Democrat congressmen upset diplomats’ report uses ‘Christian-centric’ language
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NEW YORK, August 14, 2020 (C-Fam) — Abortion industry and LGBT lobby groups called an internal human rights report of the U.S. State Department “deeply disturbing” and “dangerous.” The report puts into question the international legal status of abortion and LGBTQI+ rights.
“We strongly reject the Commission’s dismissal of certain rights as divisive social and political controversies,” reads a comment about the report of the U.S. Commission on Unalienable Rights by leading abortion industry groups NARAL Pro-Choice, the Center for Reproductive Rights and Planned Parenthood Federation, and LGBT powerhouses the Human Rights Campaign, OutRight International and Lambda Legal.
The groups called the report an attempt to “substitute the ideology of the Administration and opinion of 11 individuals” for established law that “recognizes the protection of LGBTQI+ rights and sexual and reproductive rights, including abortion, as human rights imperatives.” This, even though the commissioners did not take a position against abortion.
Democrat Congressman Jamie Raskin, Chairman of the Committee on Oversight and Reform, and Congressman Joaquin Castro, Chairman of the Committee on Foreign Affairs, criticized the report for its “Christian-centric language” and for rooting human rights in “America’s Biblical traditions and a creator God.”
“The report discusses specific unalienable rights such as the freedom of speech and religious liberty,” the congressmen wrote to the commission, “while labeling other rights such as abortion and same-sex marriage as divisive social and political controversies.”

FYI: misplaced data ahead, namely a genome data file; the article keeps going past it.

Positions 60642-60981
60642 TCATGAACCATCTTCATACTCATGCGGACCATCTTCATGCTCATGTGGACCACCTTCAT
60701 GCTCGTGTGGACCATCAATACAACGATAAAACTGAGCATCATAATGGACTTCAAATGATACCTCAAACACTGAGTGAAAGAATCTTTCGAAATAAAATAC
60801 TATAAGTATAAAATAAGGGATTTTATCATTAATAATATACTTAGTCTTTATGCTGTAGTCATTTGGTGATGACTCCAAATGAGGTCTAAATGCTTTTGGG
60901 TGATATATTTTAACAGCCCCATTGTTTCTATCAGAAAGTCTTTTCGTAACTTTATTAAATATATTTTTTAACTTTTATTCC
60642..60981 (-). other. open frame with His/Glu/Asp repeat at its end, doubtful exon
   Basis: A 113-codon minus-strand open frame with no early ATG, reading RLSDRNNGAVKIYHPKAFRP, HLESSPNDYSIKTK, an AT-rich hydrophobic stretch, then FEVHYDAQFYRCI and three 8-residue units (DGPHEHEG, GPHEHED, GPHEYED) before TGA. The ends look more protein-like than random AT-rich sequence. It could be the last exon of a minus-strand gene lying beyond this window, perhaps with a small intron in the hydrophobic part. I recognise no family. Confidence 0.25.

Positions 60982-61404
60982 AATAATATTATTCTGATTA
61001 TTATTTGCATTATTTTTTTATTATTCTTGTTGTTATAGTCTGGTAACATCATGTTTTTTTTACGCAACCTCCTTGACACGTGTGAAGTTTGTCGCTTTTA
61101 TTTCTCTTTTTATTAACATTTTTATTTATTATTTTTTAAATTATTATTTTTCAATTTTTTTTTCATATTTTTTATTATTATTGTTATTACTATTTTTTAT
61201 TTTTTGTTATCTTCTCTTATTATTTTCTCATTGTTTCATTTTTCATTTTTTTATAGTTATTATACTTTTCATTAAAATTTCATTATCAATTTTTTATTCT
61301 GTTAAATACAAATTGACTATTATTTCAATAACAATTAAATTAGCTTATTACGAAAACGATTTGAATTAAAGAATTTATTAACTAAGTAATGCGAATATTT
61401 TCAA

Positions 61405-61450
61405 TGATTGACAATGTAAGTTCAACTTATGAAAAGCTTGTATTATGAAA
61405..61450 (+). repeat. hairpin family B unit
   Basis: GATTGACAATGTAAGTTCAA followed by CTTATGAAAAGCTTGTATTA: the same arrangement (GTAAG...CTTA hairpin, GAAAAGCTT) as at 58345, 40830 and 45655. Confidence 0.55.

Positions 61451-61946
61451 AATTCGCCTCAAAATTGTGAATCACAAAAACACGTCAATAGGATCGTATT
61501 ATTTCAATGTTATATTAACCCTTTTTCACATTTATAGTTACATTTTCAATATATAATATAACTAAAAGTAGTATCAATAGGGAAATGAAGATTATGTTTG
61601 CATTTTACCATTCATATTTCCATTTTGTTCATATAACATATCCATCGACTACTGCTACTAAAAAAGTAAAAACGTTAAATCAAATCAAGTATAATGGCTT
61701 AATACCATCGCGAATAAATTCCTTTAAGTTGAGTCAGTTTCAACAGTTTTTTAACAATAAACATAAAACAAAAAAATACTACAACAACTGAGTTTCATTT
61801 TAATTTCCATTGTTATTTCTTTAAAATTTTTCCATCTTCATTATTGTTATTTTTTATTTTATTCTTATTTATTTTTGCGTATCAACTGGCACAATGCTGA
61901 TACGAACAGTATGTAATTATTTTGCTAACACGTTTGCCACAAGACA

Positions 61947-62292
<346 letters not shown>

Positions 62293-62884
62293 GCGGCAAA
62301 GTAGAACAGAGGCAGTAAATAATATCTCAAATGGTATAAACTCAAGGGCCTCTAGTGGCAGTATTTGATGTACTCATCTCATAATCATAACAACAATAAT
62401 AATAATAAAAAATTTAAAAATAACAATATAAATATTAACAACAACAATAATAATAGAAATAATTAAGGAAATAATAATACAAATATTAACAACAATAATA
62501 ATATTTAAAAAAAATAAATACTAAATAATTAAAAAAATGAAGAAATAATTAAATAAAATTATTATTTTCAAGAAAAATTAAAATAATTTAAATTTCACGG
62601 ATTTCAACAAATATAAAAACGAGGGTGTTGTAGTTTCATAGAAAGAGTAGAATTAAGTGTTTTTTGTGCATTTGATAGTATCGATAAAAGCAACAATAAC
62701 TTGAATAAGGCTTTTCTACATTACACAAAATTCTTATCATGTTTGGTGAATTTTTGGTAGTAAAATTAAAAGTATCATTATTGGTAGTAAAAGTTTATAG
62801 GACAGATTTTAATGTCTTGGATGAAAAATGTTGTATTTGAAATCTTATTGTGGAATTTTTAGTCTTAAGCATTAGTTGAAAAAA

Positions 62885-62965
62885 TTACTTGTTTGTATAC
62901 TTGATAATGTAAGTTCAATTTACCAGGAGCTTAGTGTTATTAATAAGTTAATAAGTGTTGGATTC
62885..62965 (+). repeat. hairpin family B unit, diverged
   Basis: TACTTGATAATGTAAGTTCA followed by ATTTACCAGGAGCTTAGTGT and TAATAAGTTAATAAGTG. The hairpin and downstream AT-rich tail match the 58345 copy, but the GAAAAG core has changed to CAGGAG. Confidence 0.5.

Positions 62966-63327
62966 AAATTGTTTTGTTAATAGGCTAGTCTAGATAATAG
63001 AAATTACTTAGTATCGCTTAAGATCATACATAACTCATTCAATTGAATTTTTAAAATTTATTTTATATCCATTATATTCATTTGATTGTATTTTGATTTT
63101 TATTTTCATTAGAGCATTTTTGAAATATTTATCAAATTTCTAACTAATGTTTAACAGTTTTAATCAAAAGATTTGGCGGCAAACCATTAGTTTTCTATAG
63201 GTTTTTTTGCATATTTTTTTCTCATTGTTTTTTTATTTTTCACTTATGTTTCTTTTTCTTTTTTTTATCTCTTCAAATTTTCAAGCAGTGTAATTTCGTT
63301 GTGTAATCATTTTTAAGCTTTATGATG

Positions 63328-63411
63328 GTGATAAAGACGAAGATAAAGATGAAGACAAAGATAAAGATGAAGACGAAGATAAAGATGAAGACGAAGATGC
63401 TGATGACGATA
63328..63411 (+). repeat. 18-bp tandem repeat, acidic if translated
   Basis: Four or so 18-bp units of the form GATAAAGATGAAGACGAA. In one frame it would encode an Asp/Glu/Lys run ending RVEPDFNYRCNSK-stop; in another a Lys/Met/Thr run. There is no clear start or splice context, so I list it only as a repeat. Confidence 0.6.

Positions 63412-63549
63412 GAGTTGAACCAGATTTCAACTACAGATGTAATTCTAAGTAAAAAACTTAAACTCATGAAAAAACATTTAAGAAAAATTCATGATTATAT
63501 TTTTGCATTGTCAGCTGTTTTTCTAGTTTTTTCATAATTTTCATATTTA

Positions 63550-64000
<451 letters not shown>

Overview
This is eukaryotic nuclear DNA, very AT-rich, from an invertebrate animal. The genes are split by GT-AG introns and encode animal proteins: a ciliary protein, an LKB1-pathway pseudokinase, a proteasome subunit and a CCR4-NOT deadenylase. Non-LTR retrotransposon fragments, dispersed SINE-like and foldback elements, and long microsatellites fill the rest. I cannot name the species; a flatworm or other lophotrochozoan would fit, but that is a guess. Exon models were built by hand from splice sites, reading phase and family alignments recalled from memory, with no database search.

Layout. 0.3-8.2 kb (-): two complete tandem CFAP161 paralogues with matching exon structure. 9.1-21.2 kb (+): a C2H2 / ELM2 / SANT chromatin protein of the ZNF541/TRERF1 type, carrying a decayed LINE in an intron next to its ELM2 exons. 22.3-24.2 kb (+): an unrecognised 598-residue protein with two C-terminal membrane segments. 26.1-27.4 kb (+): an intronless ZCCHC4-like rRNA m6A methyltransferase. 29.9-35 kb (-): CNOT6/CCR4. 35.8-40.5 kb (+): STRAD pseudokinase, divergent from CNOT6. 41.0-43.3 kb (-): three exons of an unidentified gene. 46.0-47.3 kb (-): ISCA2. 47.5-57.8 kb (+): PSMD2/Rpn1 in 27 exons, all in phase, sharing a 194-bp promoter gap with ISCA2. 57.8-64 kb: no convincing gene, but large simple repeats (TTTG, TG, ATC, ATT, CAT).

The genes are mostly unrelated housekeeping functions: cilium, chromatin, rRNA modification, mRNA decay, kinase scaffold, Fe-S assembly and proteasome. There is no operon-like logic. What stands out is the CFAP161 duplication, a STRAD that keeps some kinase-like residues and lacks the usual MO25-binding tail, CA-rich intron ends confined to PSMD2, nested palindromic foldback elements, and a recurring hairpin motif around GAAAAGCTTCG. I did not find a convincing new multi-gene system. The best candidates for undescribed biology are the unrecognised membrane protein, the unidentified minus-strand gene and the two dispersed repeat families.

Shannon Kowalski, of the International Women’s Health Coalition (IWHC), complained that the report would be read in support of the ability of health professionals and providers to object to performing or referring for abortions.
U.S. Secretary of State Mike Pompeo said the report of the commission will be used as guidance for U.S. diplomats in charge of human rights matters. The report attempts to describe the relation of U.S. law to human rights law and lays out criteria for U.S. diplomats to assess and weigh competing human rights claims.
Abortion and LGBT groups criticized the commission during a two-week open comment period on the first draft of the report last month.
They complained about the report’s defense of U.S. sovereign prerogatives on human rights and the ability of the President and Senate to choose what UN human rights treaties to democratically adopt and ratify. They also said the report was wrong to defend the U.S. preference for civil and political rights over economic and social rights.
Above all, they complained that the report did not recognize abortion, same-sex marriage, and affirmative action as established human rights.
Unable to rely on the text or history of human rights treaties — since none support a human right to abortion or LGBT rights, according to international experts — they relied heavily on the non-binding opinions of UN experts and UN bodies to claim these issues as established rights. The commission’s report criticized the proliferation of non-binding opinions from UN experts, and insisted they cannot establish new obligations on States. Rather than respond with legal arguments, the abortion and LGBT groups derided the commission.
“The United States is incapable of unilaterally reinterpreting the contours of the human rights framework,” they said. They even said complained that the commission’s report would only contribute to the proliferations of “non-legal standards” like the ones from the UN system criticized by the commission.
“The Commission has never established any compelling argument for why it need exist,” they chided.
Published with permission from C-Fam.